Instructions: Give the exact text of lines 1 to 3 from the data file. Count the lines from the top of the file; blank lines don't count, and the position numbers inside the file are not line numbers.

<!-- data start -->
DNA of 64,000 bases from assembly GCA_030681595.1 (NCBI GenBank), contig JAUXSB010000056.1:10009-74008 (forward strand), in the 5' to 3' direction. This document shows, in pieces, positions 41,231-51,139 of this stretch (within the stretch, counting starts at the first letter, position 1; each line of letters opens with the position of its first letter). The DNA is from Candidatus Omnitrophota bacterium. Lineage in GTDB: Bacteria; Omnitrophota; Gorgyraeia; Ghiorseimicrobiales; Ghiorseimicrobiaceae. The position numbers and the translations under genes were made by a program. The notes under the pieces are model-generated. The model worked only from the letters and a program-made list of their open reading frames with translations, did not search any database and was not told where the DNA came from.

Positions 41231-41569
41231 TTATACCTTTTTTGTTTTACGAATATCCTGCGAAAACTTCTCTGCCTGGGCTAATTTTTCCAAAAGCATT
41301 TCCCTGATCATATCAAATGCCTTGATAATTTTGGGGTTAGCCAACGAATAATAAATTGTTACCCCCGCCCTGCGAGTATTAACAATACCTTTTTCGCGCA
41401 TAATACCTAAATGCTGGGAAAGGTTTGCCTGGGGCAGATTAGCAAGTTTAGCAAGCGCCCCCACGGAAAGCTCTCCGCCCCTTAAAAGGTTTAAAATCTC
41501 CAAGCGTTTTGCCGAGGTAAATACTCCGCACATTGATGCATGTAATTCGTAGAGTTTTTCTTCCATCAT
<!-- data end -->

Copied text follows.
DNA of 64,000 bases from assembly GCA_030681595.1 (NCBI GenBank), contig JAUXSB010000056.1:10009-74008 (forward strand), in the 5' to 3' direction. This document shows, in pieces, positions 41,231-51,139 of this stretch (within the stretch, counting starts at the first letter, position 1; each line of letters opens with the position of its first letter). The DNA is from Candidatus Omnitrophota bacterium. Lineage in GTDB: Bacteria; Omnitrophota; Gorgyraeia; Ghiorseimicrobiales; Ghiorseimicrobiaceae. The position numbers and the translations under genes were made by a program. The notes under the pieces are model-generated. The model worked only from the letters and a program-made list of their open reading frames with translations, did not search any database and was not told where the DNA came from.

Positions 41231-41569
41231 TTATACCTTTTTTGTTTTACGAATATCCTGCGAAAACTTCTCTGCCTGGGCTAATTTTTCCAAAAGCATT